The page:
My wife of 56 years passed away from pancreatic cancer in 2016. There were 161 people who came to offer tanchumim…heartfelt condolences. The apartment was so crowded there was barely room to move. But I and my children were deeply touched by the outpouring of sympathy and affection.
Yesterday, my brother, who is six years younger than I, passed away from a brain tumor. Less than one and a half years have passed since Rahel’s death. Now I must sit shiva again, but do not have the strength to do it. Following the funeral, my children and I will return home. The customary hard-boiled egg, symbolic of the cycle of life, will be my first meal.
I have informed the rabbi of my synagogue to announce that the shiva will be private. I am not able to bear crowds of people. In my deep sorrow, Hashem will be with me. He is my Comfort, my Rock, and hopefully my Redeemer. I remind Him every day “Ain Elokim zulatecha”..there is no God besides Thee.
I have not yet recovered from the death of my wife. The pain has not diminished. I look at her photo, pick it up and kiss her face and break out into hysterical crying. My wonderful daughter who spends every Shabbat with me tells me “Abba, Ima would not want you to cry on Shabbat”. And I reply, “Don’t tell it to me; tell it to my tear glands. I cannot control them.” I remain old and devastated.
And now, tomorrow I cease being an onen and bear the added pain of being an avel. My sleep patterns have changed greatly since Rahel’s death. I often cannot fall asleep before 3 or 4 o’clock in the morning and when the alarm clock rings at 7 o’clock I shut it off and remain in bed until 9 or 10 o’clock, rise from my bed with difficulty, wash, dress and begin the morning prayers.
It will be an effort for me to arise on time for the 7:30 morning minyan. Ain braira. I have no alternative.
We have no control over our lives. As we recite in the Netaneh Tokef on the High Holydays, “mi yichyeh u’mi yamut?” Who shall live and who shall die? Hakol b’ydai shamayim. Everything is in God’s Hands.
I wish, however, He would have taken pity upon me and have granted more life to my brother. Selfishly, I am pained at having to observe another shiva while not yet having recovered from the first.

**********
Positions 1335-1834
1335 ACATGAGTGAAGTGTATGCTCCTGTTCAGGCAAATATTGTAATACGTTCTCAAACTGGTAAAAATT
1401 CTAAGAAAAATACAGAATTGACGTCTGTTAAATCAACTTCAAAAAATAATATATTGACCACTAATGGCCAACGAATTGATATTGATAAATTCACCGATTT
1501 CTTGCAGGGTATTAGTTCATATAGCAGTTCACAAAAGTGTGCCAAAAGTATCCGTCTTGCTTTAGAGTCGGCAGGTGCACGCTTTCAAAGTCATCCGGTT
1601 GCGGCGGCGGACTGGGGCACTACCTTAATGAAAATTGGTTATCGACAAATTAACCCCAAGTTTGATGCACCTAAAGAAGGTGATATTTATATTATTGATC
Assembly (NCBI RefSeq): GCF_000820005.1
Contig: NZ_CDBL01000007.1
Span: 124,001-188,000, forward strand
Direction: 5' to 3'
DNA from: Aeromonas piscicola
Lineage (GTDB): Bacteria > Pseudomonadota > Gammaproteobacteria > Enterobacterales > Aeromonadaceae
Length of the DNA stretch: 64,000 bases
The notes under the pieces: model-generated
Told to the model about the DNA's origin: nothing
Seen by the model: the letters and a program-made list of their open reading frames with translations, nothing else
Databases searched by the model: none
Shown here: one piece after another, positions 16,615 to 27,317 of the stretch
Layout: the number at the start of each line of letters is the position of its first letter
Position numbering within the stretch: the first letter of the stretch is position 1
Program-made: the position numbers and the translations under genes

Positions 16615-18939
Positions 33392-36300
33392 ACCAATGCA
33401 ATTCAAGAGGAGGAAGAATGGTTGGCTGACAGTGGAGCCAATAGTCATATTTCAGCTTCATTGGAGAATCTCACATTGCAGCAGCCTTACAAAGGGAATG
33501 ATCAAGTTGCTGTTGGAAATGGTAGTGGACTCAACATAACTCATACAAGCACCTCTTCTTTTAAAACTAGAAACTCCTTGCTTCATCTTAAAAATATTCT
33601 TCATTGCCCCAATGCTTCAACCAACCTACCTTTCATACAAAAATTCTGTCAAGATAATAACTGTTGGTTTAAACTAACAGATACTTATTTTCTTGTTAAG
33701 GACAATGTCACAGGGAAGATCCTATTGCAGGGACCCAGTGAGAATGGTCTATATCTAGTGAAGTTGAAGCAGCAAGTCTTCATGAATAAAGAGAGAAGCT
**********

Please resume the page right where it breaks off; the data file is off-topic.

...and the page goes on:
I am grateful that my brother did not die on the ninth of the month. The ninth day in the monthly secular calendar has been a curse for me. My beloved grandfather died on the ninth in 1942. My sister died on the ninth at the age of 4 months in 1935. My brother died the next year at the age of 6 weeks on the ninth of the month. My father’s brother died on the ninth of the month and was followed by my father’s death at age 79 on the ninth of the month.
It has become a superstition for me. I never travel on the ninth day of each month. I try to avoid driving. I spend the ninth day reading over and over again verses from Pirke Avot, the Talmudic tractate of the Ethics of the Fathers. The wisdom of our early sages brings me comfort.
I have no fear of dying. It can be painless or occur in a state of sleep or unconsciousness. On the other hand, I fear death itself….only because it is the finality, never to see beloved family ever again. Never to be hugged. Never to be able to tell them how much I love them. Death is permanent
I am not a believer in techiyat ha maitim… resurrection of the dead. The body decays but the soul, the memories of happy years together, goes on living. For me, the soul (nefesh) lives on in the memories of surviving families.
As long as we are remembered, as long as others think of us, we can never really die. And if so, we have thus gained eternal life.
So now, once again, I must recite the ancient words: Yitgadal v’Yitkadash Shmai Raba..
Magnified and Sanctified is God’s great Name.
And end it with a strong “Amen.”